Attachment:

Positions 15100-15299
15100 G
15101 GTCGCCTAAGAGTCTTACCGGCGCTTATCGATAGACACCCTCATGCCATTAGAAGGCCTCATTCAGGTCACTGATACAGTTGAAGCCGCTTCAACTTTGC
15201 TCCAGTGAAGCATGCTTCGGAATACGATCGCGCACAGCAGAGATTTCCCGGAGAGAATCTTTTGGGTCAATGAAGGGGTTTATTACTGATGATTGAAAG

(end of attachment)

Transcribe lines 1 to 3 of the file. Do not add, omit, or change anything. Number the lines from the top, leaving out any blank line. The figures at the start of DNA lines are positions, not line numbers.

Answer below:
Positions 15100-15299
15100 G
15101 GTCGCCTAAGAGTCTTACCGGCGCTTATCGATAGACACCCTCATGCCATTAGAAGGCCTCATTCAGGTCACTGATACAGTTGAAGCCGCTTCAACTTTGC